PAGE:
Winter 2018-19 was one of the mildest we’ve had since 2012. Many, and perhaps all, of the plants in this article should have survived winter this year. In a more typical winter, however, gardeners north of U.S. Highway 17 may need to replant these half-hardy perennials.
Because there are so many perennial herbaceous ornamentals, there is no one low temperature that marks the difference between life and death. Tropical perennials are damaged by temperatures in the mid-30s. Tender perennials are defined by horticulturists as those that do not survive below 32 degrees. Half-hardy perennials are those that may or may not survive temperatures in the high 20s.
The perennials on this list have three common characteristics:
- They bloom for most of the summer and fall.
- They are deer resistant.
- And, they may freeze out during cold winters when temperatures fall to 20 degrees.
These perennials are safe for pets, except milkweed, which is poisonous to dogs and cats.
Blood flower milkweed (Asclepias curassavica) is a half-hardy or tender perennial native to the tropical parts of South America. The clusters of small golden yellow or orange-red flowers attract monarch butterflies. More importantly, the leaves are a preferred food for monarch caterpillars. If the butterflies lay eggs before the buds open, the voracious youngsters might devour the buds. I have had plants that have never flowered, but at least they fed a beautiful insect.
Blood flower milkweed can be grown in part to full sun spots and in a range of soil moistures. If aphids attack the buds, they can be eliminated with a spray of insecticidal soap.
Plumbago (Plumbago auriculata) has long been a fixture in Charleston gardens. Emily Whaley had to wait until fall for her overwintered plumbago to bloom in her famous Charleston garden. Today, we can buy plants already in flower in spring, which is useful for finding cultivars with deep blue flowers. Normally, I purchase a new plumbago each spring, as I don’t have the patience to wait until fall for such a fantastic plant to bloom.
Plumbago needs sun to flower profusely and prefers soil that is drier rather than wet. I have seen plumbago growing in a sandy driveway median bed with no irrigation. Plumbago attracts swallowtail, gulf fritillary and other butterflies.
‘Indigo Spires’ salvia is a half-hardy perennial that, although it often technically survives the winter in my yard, is so weak that I normally pull it up and start with a fresh plant. This salvia may be one of the perennials that suffers in less-than-well-drained soil over winter when it doesn’t have leaves transpiring and pulling excess soil water away from the roots.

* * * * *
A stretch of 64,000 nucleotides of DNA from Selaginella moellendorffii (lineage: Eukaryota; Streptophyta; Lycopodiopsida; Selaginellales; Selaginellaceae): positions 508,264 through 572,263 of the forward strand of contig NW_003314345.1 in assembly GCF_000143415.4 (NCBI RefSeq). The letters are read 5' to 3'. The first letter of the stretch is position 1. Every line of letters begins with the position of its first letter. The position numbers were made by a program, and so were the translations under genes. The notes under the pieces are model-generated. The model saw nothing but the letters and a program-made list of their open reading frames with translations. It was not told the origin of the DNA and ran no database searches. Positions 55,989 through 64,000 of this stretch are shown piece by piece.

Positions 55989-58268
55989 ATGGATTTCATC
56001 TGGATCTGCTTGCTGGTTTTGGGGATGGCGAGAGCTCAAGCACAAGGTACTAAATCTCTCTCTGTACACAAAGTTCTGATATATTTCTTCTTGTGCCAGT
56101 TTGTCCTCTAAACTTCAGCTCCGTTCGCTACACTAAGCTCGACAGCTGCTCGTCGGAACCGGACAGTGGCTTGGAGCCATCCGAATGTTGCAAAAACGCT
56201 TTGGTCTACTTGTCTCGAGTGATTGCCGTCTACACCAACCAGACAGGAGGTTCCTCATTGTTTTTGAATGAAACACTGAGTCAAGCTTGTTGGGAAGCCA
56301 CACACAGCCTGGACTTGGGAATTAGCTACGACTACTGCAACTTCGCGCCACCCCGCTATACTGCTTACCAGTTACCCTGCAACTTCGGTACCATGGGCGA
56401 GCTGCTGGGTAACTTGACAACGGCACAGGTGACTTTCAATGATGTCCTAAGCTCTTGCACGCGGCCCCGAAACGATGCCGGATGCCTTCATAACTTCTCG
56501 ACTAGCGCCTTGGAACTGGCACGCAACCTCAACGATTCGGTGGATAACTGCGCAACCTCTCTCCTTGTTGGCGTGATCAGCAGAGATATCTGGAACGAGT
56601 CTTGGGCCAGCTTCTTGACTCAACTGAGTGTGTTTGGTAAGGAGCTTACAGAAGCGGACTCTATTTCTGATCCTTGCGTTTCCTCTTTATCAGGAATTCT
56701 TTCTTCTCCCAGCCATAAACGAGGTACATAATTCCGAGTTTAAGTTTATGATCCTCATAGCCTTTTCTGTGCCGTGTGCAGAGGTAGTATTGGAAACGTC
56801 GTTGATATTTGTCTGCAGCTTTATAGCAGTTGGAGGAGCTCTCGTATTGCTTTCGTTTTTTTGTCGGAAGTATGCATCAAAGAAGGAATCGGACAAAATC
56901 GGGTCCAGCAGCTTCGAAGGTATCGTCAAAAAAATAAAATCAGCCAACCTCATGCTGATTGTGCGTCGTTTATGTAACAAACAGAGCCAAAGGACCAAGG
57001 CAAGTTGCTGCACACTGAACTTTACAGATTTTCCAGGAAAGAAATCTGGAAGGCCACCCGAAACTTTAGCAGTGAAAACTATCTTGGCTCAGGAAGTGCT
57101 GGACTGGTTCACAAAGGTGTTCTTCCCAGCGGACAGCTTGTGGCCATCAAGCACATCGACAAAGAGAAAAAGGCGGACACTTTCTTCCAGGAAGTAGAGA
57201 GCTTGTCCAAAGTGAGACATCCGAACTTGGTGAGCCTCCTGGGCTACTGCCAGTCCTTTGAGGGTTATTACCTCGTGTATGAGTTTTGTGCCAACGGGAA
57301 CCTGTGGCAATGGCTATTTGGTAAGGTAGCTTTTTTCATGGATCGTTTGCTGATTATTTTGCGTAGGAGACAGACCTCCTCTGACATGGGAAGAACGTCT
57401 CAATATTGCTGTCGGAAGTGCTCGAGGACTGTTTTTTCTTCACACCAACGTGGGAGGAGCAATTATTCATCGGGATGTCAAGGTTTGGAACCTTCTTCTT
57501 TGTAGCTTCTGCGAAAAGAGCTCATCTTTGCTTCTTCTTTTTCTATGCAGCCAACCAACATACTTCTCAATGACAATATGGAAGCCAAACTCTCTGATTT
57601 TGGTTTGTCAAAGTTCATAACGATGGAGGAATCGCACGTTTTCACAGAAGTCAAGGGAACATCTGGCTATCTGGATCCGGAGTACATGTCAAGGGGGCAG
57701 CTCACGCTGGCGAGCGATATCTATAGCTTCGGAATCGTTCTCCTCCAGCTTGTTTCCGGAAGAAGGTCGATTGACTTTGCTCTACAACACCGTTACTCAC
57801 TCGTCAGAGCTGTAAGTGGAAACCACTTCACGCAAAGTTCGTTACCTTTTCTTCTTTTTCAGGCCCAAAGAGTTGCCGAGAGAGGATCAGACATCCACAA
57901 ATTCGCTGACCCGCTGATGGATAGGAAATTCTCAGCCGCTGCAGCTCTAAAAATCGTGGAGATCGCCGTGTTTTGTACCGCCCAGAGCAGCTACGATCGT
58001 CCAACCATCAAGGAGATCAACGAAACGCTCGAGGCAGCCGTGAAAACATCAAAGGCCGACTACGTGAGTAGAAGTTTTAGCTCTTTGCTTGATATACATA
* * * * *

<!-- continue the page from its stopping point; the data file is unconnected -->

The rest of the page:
‘Mystic Spires’ is a smaller “sibling” to Indigo, since both hybrid salvias have the same parents. I have had good luck overwintering Mystic planted in a raised bed at the edge of a large evergreen willow oak for 10 years. Some winters, including this past one, the plant never goes completely dormant, so I’ll cover it with an extra layer of pine straw when the temperature goes below 30 degrees. The trade-off to the sheltered spot, however, is the shade of the oak decreases flowering during the summer.
Princess flower (Tibouchina grandiflora) deserves both its common name, since the large blue-violet, showy flowers look like something a princess would have, and its botanical name, with its “grand” flowers. I took cuttings of my princess flower to overwinter indoors, but the original plant survived this year, unlike the one I bought in spring 2013, which did not survive its first winter.
Princess flower needs full sun to bloom. The main shoots should be pinched back in mid-spring. Although this slight pruning will delay flowering for a few weeks, the reward is double the number of flowers on the side shoots that develop.
Bush daisy (Euryops pectinatus) needs full sun to bloom and is drought-tolerant. Some cultivars have gray-green foliage, whereas others have striking, vivid green leaves that make a bold contrast to the bright, sunny yellow flowers. Both types have finely divided leaves that add textural interest to the landscape.
Ornamentals that flower for a long time with minimal attention are worth planting, and sometimes replanting every year if necessary.